Now that would make a great movie. But black people don’t get to be Batman. They get to be the equivalent of Batman’s girlfriend Rachel Dawes: constantly falling down, being captured by the bad guy, needing Batman to come save her, then finally dying so the plot can keep moving along. When a victim is saved, the hero looks good. Victims are to be pitied so the audience can feel good about itself for displaying “humanity.”
Given the history of slavery, blacks can easily fulfill that role. Black people fighting back on film would mean something happened that was… “really wrong.” Something that people watching might have to connect to their status and lives today. A black historical revenge fantasy means you would have to confront the ugliness of our origins and – believe me – the last thing Americans want to talk about is slavery.
Thus, it’s rare to see a film about this time period in which both current and former slaves are given any kind of direct power. Even in the so-called “uplifting” films, like Roots, the slaves’ stories are more about survival and less about how complex slave narratives are, which might explain some of the cautious excitement many African-Americans have for Quentin Tarantino’s latest opus, Django Unchanged.
Cautious, because it’s Tarantino and he has a complicated relationship with race that I best describe as, “he’s a white man who seems to be unaware he is a white man, and doesn’t seem to get how awkward all of this is for everyone watching race play out in Pulp Fiction, or when he goes to the NAACP Image Awards and suddenly speaks with an accent from the black diaspora.”
You know it’s supposed to be a “tribute” to honor you, but you still feel insulted. And I say this as a fan of his work. It’s somehow both subversive and reinforces the status quo through what seems to be Tarantino’s “Dances With Wolves meets Avatar in the ghetto” desire to become us, but also be the best of us, while still being a white man. I mean, he reveres Pam Grier. You have love him for that, but at the same time you wonder — “why?” Is it a fetish, or is it out of respect? He treads that line.
Given that, Django Unchained could be brilliant. It could be just like one of the best/worst films ever about American slavery – the 1975 flick Mandingo. It was unnecessarily sexual and exploitative, but something in how it set up its everyday horrors felt very real. After all, slavery is the business of taking human beings and stripping them of their humanity and turning them into objects to be used in any way the owner sees fit. Whether it’s a little boy being used as a footstool for an old white man, or a woman being used as a breeding heifer for more slaves, or a man being forced to box for the pleasure of others – it’s gross, but it’s a true kind of gross. You know far worse things probably happened than were depicted in the film. Yet images like this reminded the viewing public that slavery was a time when people were no longer “people,” set adrift in the cruel world of commerce.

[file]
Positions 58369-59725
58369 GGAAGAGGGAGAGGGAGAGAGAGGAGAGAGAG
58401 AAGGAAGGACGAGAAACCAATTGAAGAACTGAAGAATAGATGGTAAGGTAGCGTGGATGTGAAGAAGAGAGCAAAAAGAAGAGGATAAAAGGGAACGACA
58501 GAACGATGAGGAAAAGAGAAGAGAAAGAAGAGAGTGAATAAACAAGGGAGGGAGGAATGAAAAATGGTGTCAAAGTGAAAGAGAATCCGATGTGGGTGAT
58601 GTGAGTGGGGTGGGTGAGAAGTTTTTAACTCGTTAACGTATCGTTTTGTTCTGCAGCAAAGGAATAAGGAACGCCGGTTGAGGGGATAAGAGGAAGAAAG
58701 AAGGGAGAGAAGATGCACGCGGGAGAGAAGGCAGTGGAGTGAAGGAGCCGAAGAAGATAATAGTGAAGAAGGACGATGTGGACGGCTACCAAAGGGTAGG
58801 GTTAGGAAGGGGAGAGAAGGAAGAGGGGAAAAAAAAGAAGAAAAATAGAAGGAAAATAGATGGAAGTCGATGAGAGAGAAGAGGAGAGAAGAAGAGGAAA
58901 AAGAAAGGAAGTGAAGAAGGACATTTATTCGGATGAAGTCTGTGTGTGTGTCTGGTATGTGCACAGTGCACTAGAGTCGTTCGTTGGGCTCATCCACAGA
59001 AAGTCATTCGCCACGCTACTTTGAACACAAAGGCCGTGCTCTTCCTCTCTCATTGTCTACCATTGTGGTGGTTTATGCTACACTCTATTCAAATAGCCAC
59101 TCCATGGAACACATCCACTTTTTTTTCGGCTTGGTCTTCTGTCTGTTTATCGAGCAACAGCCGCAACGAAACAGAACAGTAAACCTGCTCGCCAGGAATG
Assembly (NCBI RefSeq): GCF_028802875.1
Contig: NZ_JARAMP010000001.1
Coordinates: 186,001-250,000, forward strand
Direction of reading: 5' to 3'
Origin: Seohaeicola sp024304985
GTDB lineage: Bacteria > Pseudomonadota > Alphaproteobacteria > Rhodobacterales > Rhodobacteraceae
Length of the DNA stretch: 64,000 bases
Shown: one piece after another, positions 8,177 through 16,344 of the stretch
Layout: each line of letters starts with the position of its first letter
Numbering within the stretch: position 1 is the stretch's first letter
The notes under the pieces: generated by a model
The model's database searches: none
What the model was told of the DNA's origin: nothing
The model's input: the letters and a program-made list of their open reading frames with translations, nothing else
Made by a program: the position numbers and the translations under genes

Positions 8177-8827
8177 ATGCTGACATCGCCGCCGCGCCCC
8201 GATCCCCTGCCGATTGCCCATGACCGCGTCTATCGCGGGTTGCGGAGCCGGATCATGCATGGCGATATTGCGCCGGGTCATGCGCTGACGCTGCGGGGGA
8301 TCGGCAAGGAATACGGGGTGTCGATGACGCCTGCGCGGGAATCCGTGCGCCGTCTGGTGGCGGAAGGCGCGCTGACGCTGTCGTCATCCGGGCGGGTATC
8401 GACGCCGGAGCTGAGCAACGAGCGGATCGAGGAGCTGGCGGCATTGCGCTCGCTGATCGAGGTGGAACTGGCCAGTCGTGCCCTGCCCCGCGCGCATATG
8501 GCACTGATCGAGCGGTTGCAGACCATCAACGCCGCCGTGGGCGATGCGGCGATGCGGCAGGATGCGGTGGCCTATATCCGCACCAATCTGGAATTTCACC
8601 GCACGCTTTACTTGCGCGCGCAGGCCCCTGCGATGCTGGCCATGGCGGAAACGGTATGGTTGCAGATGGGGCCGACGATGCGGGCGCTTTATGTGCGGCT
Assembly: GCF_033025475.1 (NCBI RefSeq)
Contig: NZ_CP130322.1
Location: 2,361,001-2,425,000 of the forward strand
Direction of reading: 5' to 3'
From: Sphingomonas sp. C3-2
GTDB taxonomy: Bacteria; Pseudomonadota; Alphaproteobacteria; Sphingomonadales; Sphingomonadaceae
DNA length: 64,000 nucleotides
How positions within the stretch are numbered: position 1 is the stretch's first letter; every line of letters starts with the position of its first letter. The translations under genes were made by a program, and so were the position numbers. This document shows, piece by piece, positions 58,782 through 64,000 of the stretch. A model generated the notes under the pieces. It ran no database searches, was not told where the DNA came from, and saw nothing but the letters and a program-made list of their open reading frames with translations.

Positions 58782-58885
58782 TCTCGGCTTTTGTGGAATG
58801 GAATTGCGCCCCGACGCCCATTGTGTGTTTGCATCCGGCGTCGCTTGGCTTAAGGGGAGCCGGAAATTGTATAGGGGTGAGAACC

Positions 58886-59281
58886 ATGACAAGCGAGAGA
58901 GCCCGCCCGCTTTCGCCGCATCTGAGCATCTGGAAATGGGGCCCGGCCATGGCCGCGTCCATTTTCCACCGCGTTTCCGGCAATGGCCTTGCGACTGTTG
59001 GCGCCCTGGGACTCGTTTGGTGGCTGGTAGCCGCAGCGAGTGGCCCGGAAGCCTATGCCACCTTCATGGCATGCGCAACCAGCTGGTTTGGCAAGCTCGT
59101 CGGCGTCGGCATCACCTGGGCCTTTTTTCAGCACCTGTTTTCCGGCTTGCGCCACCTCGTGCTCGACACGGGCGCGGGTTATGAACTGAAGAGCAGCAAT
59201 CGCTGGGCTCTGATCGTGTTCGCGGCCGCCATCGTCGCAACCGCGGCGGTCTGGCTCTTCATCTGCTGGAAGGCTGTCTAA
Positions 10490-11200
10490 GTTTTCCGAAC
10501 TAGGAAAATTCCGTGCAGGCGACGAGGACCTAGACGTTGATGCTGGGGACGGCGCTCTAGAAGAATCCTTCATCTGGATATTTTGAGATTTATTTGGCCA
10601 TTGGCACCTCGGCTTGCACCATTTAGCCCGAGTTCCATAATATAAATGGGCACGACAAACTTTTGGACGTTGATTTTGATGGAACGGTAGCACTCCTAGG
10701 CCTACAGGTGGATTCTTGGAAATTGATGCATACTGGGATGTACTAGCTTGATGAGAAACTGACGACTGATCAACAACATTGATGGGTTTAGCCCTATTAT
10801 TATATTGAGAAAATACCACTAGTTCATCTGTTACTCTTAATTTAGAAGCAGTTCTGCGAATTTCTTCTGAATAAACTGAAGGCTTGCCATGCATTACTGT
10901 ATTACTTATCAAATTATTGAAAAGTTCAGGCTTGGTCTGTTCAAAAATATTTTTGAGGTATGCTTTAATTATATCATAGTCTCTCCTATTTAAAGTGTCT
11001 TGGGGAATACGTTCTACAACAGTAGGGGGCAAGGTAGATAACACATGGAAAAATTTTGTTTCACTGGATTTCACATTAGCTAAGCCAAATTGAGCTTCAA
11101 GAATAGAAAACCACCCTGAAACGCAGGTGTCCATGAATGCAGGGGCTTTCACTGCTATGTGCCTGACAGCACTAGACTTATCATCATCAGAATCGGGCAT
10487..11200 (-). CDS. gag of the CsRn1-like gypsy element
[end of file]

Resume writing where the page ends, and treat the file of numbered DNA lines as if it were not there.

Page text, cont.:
Django Unchanged might add a new layer to Mandingo, forcing the privileged today to rethink their agency in creating oppression through complacency, because watching a slave get revenge might make more people acutely aware of just how wrong slavery was. Not a distant memory for which they have no responsibility, but a brutal system that destroyed real people’s humanity still reverberating its effects.
In the AMC program Hell On Wheels, rapper-cum-actor Common also plays a former slave who gets some of that self-made, self-determined stuff slaves never seemed to get to have on screen — until now.
There’s also a crazy, fictitious version of Harriet Tubman in the alternate history action film, borderline farce, Abraham Lincoln: Vampire Hunter, which features blacks fighting against pro-slavery vampires.
Is there a trend here?
Surely seems so. The fact that the “revised” history of Abraham Lincoln: Vampire Hunter erases from cultural memory the quiet consent the majority of white Americans had towards the Peculiar Institution — negating the knock down drag out national war over it — to blame slavery instead on vampires is… troubling.
Yet, story lines such as these could eventually lead to more vengeance-related, slavery yarns. Stories in which black slaves are depicted as powerful, strategic game changers in leading roles. I know at least one person who has his heart set on Harriet Tubman: Werewolf as a follow-up film. The way things are going, it could happen.
Sure, these types of movies are complicated to navigate in terms of their social implications. (Will they make people think more about slavery’s brutalities — or come to see this horrible period as more fodder for sheer entertainment?) Sometimes they are dangerously historically inaccurate. But at least our society’s ability to discuss slavery is changing. It might be odd that it took Quentin Tarantino — ambiguous figure that he is regarding race — to help Americans see slaves as heroic.
But for them to have survived such atrocities — what else could they be?